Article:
On Dec. 2 USA Today reported that a panel of psychologists have approved changes to the diagnosis manual which is used like a bible in diagnosing mental illness and disorders. Some of these changes are rather disturbing while others seem senseless or much needed to many, leaving thousands scratching their heads. The last time the manual was updated was 1994, so, it was time for an update, however, some of the changes made– especially those regarding childhood mental disorders are appalling to most.
With these changes will also come the change in health care coverage once the new manual is published in May of 2013. Many illnesses that were in the book originally that have been removed likely won’t be covered any longer leaving thousands of people without care because they are now being looked at as a “non-issue”. Other recognized illnesses such as PTSD or shell-shock, are now part of their own category instead of lumped under anxiety as they were before.
One of the biggest changes being made to the new manual that has many people up in arms is the removal of Asperger’s Syndrome from the manual and lumping it under a new category called “autism spectrum disorder”. While Asperger’s is a form of autism it is considered highly functioning and a more mild case than “classic autism”. This could mean that funding and programs that kids with Asperger’s need and use will likely no longer be available. Sensory Processing Disorder– a disorder where children have trouble coping with over stimulation, bright colors, or loud noises has been removed from the diagnosis book, however, disruptive mood dysregulation disorder which is the new diagnosis for children that have more than three tantrums a week over a year’s time or longer has been added.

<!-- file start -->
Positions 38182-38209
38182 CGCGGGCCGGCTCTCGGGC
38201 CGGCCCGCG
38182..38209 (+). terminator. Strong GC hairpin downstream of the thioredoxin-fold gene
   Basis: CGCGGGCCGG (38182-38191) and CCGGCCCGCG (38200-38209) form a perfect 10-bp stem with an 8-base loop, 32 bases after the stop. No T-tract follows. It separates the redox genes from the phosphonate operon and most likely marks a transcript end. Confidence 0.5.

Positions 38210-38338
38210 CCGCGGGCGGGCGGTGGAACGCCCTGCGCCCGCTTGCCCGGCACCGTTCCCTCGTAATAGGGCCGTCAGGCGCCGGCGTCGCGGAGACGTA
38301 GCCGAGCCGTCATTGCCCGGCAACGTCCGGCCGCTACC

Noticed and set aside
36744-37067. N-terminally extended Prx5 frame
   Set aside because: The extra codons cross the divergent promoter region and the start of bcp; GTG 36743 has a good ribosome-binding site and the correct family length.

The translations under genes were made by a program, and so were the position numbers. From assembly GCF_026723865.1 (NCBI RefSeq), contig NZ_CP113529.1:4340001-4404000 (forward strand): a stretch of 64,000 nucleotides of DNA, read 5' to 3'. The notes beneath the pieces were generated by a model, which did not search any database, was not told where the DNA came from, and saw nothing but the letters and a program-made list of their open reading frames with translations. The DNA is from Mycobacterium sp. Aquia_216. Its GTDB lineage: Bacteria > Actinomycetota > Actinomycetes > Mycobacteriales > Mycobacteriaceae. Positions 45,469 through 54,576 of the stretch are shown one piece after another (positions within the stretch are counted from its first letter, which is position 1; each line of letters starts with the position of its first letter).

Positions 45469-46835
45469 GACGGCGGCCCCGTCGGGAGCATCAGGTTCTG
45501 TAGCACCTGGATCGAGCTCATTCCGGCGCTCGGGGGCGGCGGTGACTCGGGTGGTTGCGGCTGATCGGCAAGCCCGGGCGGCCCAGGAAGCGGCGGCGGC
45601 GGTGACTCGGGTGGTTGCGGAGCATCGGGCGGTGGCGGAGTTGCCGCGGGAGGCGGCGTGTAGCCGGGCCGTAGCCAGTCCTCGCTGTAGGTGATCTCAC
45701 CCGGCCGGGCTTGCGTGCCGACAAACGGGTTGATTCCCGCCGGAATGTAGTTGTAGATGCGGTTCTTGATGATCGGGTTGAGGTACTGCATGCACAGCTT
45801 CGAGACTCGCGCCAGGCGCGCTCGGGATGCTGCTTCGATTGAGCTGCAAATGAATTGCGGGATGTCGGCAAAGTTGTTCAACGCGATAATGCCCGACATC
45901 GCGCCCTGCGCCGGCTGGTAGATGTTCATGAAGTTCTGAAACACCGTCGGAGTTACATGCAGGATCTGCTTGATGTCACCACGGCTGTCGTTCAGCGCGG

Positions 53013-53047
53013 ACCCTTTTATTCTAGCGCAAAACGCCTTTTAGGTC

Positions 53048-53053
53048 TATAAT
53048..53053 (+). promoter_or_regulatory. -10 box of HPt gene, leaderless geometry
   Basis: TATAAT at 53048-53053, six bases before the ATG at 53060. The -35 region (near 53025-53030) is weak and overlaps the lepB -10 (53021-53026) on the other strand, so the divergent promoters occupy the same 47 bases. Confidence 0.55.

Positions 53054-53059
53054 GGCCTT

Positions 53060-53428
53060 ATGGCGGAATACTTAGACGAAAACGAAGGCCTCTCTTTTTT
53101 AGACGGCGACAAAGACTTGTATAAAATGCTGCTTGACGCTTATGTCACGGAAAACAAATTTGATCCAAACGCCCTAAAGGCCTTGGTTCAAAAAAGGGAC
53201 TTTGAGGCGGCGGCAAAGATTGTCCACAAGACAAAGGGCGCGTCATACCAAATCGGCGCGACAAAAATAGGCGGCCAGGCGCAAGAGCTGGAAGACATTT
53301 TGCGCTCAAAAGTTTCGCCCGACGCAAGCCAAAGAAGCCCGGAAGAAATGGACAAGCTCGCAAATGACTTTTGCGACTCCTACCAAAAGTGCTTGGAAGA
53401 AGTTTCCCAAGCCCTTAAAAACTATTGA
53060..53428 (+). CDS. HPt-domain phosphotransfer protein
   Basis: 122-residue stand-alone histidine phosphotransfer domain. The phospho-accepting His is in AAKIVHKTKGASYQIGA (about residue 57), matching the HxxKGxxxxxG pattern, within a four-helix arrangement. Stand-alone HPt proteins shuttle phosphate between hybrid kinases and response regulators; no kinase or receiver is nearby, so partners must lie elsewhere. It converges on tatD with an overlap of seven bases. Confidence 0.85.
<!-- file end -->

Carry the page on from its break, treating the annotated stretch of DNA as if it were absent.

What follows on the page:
Other disorders that have been added include; binge eating, hoarding, and death induced grief. One Portland woman has this to say about the new changes;
“I don’t binge eat because I have a mental disorder. I binge eat (without purging) because I like food and I stress eat. I have two children, one with Asperger’s and another that is just a drama queen. Under these new changes, I can medicate my drama queen for throwing fits about everything but I likely won’t be able to get help for my son that actually needs it. This makes perfect sense.”
It seems as if there may be a little hint of sarcasm there, but that is a lot of the general thought that is circulating around these changes. What is your take on these new changes? Do you think that it will effect you or a loved one? How will it effect society as a whole? Share your thoughts below.